April 29th, 2009 | 2 Comments
There it was, an almost eerie convergence. I was watching Charlie Rose and Bill Gates Sr. was talking about what he admired the most in his son. It’s his insatiable curiosity. I’ve been thinking a lot about curiosity lately, so the Gates/Rose session was inspiring.
Curiosity — the relentless pursuit of knowledge — seems to be the mark of true intelligence. The smartest people I know — whether plumbers, farmers, musicians, artists or businesspeople — have it in spades.
Like many people I know, Bill Gates Jr. cultivated it at an early age, through constant reading and questioning. His family encouraged it. But, I’ve seen it even in people whose families were not big readers or patrons of the arts. With them, it was fueled by raw desire.
Curiosity isn’t an omnipresent gift. It needs to be fed. It demands time. When it is not being served, it can make you listless and depressed. It requires energy, especially as one gets older. Like a drug or alcohol, with age it takes more to stoke the curiosity high. But the euphoria is always worth it.
As an employer, I found it difficult to fully ascertain the extent of a job candidate’s curiosity and whether it would grow within a company. Despite good intake questions and team interviewing, I’ve been fooled when hiring people. I’ve also faced the deflating phenomenon of people losing their curiosity surrounding an organization and its clients.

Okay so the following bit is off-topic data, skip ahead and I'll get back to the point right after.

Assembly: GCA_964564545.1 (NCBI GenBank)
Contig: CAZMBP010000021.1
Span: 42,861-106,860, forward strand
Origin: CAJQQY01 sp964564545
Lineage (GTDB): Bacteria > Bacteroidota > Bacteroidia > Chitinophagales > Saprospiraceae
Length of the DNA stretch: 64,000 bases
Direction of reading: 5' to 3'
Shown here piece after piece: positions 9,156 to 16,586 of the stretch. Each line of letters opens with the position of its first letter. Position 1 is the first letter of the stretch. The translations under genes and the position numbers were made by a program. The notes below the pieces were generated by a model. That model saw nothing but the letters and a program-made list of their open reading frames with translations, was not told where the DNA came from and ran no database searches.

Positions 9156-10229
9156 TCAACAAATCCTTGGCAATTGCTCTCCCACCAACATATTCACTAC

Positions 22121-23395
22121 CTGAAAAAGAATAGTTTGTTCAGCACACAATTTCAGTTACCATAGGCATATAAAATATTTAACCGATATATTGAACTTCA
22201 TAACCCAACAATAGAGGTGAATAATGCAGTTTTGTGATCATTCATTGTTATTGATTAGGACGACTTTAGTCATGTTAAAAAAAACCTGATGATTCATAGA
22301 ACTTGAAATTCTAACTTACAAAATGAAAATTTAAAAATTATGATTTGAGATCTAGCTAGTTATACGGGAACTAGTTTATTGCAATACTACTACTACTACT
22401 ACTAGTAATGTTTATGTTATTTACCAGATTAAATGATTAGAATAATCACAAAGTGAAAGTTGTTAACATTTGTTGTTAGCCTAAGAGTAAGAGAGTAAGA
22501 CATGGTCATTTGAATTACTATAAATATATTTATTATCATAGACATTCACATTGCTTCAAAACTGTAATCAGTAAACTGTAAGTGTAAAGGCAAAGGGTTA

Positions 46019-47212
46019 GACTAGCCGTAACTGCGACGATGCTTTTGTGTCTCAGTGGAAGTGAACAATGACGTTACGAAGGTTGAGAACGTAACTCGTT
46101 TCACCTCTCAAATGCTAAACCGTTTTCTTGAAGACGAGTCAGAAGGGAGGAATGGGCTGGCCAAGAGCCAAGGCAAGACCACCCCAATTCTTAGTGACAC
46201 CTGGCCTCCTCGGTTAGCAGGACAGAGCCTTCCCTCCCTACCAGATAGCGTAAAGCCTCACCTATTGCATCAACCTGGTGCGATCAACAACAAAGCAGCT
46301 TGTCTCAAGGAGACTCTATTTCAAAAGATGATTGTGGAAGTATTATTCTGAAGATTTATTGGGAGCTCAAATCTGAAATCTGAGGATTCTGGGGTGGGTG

Are there good practices out there for determining the curiosity of a potential employee? Are there methods for maintaining the sense of discovery within an organization? How do we nourish this child-like trait as we get older?
All thoughts are welcome, with a choice of books for the best.
Meanwhile, here are some quotes on curiosity.
Curiosity is, in great and generous minds, the first passion and the last.
Desire to know why, and how, curiosity, which is a lust of the mind, that by a perseverance of delight in the continued and indefatigable generation of knowledge, exceedeth the short vehemence of any carnal pleasure.
It’s through curiosity and looking at opportunities in new ways that we’ve always mapped our path at Dell. There’s always an opportunity to make a difference.
I have no special talents. I am only passionately curious.
The important thing is not to stop questioning. Curiosity has its own reason for existing.
That Einstein guy again
I find that when you have a real interest in life and a curious life, that sleep is not the most important thing.
If you really want to succeed, you’ll have to go for it every day like I do. The big time isn’t for slackers. Keep up your mental stamina and remain curious. I think that bored people are unintelligent people.